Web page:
Philip Evergood, ‘Little Rock’, ca. 1955, Robert Funk Fine Art
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Philip Evergood

Little Rock, ca. 1955

Oil on canvas
22 × 30 1/2 in
55.9 × 77.5 cm
.
$105,000
Have a question? Visit our help center.
About the work
Exhibition history
Provenance
Robert Funk Fine Art
Miami

Evergood's early commentary on racial issues in the 1950's depicts four black men gagged, …

Medium
Condition
Excellent
Signature
Hand-signed by artist, sticker label, Work is Signed lower left.
Philip Evergood
American, 1901–1973
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For Philip Evergood (born Philip Blashki), painting was a form of social protest. In 1923, he studied at the Art Students League under George Luks, where he began painting contemporary life with artists John Sloan and Reginald Marsh. But it was the Great Depression that inspired the most drastic change in the artist’s oeuvre, as he turned to drawing horrific scenes of poverty directly from the city’s streets. At the same time, he became an advocate for social change, serving as managing supervisor of the New York WPA easel project and president of the Artists Union. More concerned with conveying emotion than beautiful composition, and influenced by El Greco, Paul Cézanne, and the Surrealists, he used what he described as “the nasty color or sickly color, the sweet color or violent color or pretty-pretty-dolly color that will express the mood of what I’m trying to put over.”

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Philip Evergood, ‘Little Rock’, ca. 1955, Robert Funk Fine Art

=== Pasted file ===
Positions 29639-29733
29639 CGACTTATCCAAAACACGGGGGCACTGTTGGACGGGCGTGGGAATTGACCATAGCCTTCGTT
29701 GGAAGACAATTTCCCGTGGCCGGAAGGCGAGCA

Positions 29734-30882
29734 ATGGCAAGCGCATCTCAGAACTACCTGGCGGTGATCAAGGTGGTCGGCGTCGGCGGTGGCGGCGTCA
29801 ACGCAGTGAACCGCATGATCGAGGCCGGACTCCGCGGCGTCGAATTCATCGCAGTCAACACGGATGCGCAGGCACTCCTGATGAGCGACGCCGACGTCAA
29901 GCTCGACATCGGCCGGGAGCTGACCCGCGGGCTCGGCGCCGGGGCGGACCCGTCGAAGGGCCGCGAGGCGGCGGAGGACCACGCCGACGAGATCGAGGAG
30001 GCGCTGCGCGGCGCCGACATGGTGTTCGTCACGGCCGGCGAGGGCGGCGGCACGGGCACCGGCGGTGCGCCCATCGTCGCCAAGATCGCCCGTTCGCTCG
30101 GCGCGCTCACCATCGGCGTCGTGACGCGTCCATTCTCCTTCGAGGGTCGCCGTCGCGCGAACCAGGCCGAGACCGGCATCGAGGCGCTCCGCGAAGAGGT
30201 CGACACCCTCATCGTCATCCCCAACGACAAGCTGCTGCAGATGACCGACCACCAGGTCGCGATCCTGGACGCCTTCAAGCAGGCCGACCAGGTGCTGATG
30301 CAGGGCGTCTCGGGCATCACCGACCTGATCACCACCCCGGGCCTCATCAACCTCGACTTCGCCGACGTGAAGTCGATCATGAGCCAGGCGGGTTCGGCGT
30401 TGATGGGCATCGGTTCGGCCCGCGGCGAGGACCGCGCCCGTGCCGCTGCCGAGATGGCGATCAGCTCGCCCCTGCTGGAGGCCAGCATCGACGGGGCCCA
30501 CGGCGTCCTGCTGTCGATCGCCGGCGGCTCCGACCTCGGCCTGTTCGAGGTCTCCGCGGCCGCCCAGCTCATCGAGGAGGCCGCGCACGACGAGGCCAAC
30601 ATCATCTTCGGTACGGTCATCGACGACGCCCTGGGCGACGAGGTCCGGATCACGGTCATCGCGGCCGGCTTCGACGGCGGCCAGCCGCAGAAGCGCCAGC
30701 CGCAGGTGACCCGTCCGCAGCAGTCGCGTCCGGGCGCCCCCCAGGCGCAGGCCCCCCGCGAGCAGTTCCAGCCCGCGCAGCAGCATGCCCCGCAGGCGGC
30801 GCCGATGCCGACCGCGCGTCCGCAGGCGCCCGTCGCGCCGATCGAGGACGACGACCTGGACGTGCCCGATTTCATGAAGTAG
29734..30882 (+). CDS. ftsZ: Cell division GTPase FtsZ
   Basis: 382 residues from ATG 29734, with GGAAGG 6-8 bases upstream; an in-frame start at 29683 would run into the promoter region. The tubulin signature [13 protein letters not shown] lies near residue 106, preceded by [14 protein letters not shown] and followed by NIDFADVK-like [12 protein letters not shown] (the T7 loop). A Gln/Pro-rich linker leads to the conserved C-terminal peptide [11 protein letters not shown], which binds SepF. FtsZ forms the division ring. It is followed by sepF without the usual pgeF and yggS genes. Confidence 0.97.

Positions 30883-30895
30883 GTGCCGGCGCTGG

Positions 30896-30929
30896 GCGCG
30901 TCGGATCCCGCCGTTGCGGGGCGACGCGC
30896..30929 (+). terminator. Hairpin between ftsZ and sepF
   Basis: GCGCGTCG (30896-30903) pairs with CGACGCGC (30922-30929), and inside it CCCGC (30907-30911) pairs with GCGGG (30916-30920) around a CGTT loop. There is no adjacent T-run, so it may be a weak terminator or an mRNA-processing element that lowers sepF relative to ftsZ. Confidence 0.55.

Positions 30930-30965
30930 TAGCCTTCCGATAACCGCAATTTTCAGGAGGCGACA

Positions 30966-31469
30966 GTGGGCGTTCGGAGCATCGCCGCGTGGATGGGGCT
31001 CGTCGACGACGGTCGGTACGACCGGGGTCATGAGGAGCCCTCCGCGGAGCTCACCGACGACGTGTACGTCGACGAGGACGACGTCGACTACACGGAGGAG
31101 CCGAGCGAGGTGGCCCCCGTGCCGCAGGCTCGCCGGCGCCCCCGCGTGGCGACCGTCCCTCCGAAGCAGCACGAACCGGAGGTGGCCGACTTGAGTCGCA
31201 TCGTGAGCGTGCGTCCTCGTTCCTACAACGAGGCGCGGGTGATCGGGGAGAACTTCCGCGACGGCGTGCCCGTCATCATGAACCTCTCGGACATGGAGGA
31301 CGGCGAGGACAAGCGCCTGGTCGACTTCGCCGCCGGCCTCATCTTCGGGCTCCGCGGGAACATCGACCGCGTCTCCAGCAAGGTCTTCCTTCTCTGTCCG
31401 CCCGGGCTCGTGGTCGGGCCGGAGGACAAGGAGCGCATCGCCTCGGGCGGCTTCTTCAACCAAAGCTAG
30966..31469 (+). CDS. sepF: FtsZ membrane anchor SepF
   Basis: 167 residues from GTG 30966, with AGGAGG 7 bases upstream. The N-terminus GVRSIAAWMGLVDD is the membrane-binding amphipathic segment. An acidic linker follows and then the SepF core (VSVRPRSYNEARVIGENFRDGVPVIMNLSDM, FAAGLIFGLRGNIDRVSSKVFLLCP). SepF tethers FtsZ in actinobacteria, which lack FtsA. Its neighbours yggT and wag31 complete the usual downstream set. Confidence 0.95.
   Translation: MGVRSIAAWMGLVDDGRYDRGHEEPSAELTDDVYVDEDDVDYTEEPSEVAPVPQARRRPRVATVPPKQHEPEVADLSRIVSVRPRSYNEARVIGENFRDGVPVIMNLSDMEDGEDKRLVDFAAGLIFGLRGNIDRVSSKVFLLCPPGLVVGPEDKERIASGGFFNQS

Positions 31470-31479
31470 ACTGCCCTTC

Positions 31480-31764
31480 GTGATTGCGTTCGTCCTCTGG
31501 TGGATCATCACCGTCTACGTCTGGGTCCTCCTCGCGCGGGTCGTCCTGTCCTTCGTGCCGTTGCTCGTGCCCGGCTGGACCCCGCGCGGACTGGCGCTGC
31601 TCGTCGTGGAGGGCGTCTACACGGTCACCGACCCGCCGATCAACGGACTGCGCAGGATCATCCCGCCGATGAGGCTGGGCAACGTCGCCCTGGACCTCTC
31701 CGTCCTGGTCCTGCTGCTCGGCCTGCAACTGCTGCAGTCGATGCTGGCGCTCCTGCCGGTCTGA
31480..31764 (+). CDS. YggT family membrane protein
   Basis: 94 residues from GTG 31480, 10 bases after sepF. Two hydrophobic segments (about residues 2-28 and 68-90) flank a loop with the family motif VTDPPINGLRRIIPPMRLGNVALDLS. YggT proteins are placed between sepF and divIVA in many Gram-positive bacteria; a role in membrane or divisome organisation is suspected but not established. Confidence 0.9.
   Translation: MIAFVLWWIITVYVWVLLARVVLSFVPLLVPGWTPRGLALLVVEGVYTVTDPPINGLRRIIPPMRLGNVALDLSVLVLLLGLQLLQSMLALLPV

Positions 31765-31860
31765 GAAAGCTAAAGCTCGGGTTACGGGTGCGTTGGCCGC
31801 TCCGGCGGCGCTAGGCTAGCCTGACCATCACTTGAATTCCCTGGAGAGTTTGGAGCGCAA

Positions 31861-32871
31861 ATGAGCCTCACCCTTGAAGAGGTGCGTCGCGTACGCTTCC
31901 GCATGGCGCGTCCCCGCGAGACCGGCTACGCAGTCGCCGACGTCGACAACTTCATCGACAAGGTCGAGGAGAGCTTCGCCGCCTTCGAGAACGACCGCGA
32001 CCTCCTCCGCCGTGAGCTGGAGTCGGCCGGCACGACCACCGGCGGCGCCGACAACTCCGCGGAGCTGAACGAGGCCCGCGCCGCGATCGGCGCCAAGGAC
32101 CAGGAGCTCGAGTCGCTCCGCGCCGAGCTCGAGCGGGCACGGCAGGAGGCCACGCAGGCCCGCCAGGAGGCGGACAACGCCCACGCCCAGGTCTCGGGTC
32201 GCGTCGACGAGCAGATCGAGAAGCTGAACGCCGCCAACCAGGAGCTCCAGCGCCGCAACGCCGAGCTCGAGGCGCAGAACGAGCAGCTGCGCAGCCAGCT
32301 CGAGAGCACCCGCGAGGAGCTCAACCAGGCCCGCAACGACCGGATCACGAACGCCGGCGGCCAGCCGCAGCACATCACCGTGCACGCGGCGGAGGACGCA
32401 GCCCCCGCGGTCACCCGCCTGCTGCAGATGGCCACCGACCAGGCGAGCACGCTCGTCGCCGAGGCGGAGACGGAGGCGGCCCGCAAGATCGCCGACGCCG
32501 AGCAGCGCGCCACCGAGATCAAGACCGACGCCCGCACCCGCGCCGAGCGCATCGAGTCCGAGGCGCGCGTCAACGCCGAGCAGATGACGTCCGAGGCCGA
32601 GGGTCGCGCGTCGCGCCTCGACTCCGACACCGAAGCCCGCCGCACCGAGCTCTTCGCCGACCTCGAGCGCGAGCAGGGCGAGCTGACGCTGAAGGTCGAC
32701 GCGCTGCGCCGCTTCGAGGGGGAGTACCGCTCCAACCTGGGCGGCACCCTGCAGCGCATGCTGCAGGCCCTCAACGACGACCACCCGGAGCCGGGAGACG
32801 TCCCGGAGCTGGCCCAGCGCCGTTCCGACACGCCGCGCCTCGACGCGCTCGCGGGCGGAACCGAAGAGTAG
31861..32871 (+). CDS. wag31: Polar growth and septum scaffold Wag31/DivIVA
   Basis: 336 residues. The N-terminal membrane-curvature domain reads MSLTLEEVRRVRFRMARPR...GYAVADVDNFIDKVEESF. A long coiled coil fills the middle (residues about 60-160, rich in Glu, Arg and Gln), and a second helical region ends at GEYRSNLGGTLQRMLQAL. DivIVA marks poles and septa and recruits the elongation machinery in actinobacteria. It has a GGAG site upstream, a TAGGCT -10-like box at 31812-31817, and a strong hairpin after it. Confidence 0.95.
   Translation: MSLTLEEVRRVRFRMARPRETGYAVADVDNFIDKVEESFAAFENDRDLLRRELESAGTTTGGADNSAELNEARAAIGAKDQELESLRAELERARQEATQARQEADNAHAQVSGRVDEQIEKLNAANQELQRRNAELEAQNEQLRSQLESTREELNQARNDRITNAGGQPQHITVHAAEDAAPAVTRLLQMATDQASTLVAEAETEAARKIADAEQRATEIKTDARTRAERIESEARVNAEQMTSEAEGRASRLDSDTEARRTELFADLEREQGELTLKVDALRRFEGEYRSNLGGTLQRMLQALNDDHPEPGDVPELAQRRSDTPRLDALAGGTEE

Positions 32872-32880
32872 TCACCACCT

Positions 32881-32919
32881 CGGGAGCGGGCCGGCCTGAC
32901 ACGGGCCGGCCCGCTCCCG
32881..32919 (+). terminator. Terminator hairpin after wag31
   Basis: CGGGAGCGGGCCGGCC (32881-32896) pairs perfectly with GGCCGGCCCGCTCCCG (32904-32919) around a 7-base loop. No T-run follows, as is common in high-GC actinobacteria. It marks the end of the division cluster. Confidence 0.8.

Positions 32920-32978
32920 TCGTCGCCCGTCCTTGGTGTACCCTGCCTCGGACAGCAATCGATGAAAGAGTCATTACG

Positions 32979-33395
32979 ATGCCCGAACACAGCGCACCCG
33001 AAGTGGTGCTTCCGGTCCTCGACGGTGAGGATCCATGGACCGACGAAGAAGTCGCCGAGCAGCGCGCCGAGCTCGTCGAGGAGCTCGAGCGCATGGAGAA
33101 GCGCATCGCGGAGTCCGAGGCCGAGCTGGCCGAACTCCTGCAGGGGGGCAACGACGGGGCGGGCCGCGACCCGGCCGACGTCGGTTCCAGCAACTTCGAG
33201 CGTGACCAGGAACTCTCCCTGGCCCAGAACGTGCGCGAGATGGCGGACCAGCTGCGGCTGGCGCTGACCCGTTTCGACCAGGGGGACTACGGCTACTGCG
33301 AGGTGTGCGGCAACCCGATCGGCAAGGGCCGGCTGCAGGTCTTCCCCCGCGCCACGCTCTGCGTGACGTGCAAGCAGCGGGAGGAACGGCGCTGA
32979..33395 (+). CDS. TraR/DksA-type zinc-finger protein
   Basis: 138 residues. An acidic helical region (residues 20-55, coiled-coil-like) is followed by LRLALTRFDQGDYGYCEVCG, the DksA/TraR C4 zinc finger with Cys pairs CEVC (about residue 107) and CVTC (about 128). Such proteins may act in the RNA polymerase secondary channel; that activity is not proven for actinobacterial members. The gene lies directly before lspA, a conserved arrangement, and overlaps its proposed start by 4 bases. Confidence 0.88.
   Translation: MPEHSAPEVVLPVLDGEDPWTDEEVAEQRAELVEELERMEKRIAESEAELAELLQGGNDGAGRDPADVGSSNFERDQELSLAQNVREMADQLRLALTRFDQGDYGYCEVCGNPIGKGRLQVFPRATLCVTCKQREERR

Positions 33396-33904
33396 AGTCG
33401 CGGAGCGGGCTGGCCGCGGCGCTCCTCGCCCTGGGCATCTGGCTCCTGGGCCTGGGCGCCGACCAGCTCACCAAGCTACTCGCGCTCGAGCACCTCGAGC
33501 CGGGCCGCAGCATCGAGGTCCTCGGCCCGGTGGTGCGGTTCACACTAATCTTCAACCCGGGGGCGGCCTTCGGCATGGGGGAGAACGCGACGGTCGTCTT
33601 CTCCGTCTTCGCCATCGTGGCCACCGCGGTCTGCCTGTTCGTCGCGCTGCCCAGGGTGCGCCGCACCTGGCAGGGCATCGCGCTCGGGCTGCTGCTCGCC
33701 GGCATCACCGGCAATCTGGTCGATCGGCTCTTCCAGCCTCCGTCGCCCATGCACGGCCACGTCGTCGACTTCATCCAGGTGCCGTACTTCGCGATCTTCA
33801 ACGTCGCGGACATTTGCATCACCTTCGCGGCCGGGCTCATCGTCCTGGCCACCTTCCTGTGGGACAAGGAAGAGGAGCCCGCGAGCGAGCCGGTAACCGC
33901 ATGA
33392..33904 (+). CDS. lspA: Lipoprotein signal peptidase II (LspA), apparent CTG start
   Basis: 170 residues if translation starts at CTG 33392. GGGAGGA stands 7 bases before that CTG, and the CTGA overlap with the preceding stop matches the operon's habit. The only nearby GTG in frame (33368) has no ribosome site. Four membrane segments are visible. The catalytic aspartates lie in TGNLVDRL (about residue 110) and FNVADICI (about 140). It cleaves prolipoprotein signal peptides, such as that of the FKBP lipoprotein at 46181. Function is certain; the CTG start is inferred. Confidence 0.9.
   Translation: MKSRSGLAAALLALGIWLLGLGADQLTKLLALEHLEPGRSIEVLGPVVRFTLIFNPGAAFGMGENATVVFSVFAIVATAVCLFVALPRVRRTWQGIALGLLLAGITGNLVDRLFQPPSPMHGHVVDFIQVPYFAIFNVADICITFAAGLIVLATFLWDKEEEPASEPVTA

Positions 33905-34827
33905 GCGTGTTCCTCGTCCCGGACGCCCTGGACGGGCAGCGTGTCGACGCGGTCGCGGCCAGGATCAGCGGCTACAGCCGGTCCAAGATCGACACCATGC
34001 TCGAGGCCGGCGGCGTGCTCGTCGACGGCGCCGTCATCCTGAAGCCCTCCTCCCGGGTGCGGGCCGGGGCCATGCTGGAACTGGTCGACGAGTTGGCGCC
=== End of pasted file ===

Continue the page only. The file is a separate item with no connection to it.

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View
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About the work
Exhibition history
Provenance
Robert Funk Fine Art
Miami

Evergood's early commentary on racial issues in the 1950's depicts four black men gagged, roped and hanging from a tree. In the background, imprisoned blacks look on thru a barbed wire fence. Whites watch in horror but do nothing to help. Meanwhile, a two legged and three headed serpent wraps himself around …

Medium
Condition
Excellent
Signature
Hand-signed by artist, sticker label, Work is Signed lower left.
Philip Evergood
American, 1901–1973
Follow

For Philip Evergood (born Philip Blashki), painting was a form of social protest. In 1923, he studied at the Art Students League under George Luks, where he began painting contemporary life with artists John Sloan and Reginald Marsh. But it was the Great Depression that inspired the most drastic change in the artist’s oeuvre, as he turned to drawing horrific scenes of poverty directly from the city’s streets. At the same time, he became an advocate for social change, serving as managing supervisor of the New York WPA easel project and president of the Artists Union. More concerned with conveying emotion than beautiful composition, and influenced by El Greco, Paul Cézanne, and the Surrealists, he used what he described as “the nasty color or sickly color, the sweet color or violent color or pretty-pretty-dolly color that will express the mood of what I’m trying to put over.”

Philip Evergood

Little Rock, ca. 1955

Oil on canvas
22 × 30 1/2 in
55.9 × 77.5 cm
.
$105,000
Have a question? Visit our help center.
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